Q&A / 

November 11, 2019 AsktheBuilder Communique

American Flag

Veterans Day

Did you have the honor and privilege to wear a uniform of any branch of the US Military? Perhaps you have a spouse, daughter, son, or other relative that was, or is currently, in the service of the great United States of America.

If so, I and my family thank you/them for your/their service. Today is the day set aside to honor your/their sacrifice and putting your/their life on the line for the unparalleled liberty and freedom the rest of us enjoy each day in the greatest nation of the world hands down.

Billions of other people across the globe wish they were able to exercise the God-given rights many take for granted here in the United States of America. You put your life on the line to protect and preserve these rights. Take for example the simple God-given right of self defense.

You may have come back from your time in the service with memories of hardship, but also pride and a sense of accomplishment. Not all are so lucky.

You may not have had any injuries, physical or emotional. Not all are so fortunate.

My Dad

My Dad was a vet. He served as a medic in Company A, 6th Medical Battalion. He was in General Bradley's 2nd Corps in Northern Africa where I understand he got a serious scorching sunburn early in that campaign. Back then they didn't have the miracle sunscreen we have today.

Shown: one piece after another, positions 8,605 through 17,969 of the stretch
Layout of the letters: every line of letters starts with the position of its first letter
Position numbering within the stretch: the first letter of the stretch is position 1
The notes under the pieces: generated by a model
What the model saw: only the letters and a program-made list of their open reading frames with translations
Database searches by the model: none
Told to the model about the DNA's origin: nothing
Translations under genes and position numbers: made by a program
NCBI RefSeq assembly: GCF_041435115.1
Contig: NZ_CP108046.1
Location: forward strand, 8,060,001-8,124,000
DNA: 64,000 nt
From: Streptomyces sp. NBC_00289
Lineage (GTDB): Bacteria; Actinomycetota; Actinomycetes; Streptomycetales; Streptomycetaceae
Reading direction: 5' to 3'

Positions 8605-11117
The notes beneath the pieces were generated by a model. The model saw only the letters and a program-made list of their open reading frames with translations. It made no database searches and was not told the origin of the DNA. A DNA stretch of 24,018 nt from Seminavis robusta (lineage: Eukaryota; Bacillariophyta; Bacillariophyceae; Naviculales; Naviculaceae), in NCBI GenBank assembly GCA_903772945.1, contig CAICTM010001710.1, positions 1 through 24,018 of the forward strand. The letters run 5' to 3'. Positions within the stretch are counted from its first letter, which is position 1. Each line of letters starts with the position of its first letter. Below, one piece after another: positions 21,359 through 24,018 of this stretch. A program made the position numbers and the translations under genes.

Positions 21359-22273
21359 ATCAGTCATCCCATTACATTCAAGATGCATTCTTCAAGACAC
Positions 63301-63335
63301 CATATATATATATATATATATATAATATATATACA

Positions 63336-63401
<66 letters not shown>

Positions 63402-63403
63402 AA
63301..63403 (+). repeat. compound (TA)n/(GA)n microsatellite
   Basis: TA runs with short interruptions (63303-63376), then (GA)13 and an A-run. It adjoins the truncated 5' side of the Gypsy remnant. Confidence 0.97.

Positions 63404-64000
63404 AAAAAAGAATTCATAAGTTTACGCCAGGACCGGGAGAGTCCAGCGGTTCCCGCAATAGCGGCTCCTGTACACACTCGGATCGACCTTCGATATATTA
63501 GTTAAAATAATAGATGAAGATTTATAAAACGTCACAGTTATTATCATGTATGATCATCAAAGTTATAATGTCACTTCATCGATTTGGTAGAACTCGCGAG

Tim's Dad

Yep, that's my dad just after he got back from WW II. Who's that vivacious woman on his right? My mom, of course. Look at them. My dad was just 28 in that photo and my mom, are you sitting down? - just 22 - soon to be 23.

Imagine how bright red her lipstick was? You can sure see why my dad was attracted to my mom. Wow, she was gorgeous!

My dad physically survived the war, but emotionally he was a wreck. One might imagine the things he saw on the battlefield as he tried to save other soldiers lives.

Early in the war, he was shot and wounded and got a Purple Heart. It was not too serious, so he stayed in the fight.

In March of 1944, his unit was overrun in a battle in southern France and he was captured by the Nazis. I was told a story early in my childhood that he had a chance to escape and not be captured, but he stayed on the battlefield to tend to an injured soldier.

Dad grew potatoes for the German Army in a Polish stalag. He was liberated thirteen months later by the advancing Russian army. I remember him telling the story of that glorious day at the kitchen table.

As I remember it, one morning in the early spring of 1945, he and the other prisoners woke up to find the Nazi guards gone. They had run away during the night having advance notice that the Russians were coming.

All of a sudden a Russian tank rumbled up to the prison camp, drove through the gate and stopped. Dad said they were all frightened thinking the tank was going to slaughter them.

The next thing that happened is the hatch on top of the turret flipped open, and the tank commander popped his head up and looked around. He then disappeared back into the tank and came back up with a five-gallon metal fuel container.

It was filled with vodka, not gasoline, and a liberation party ensued!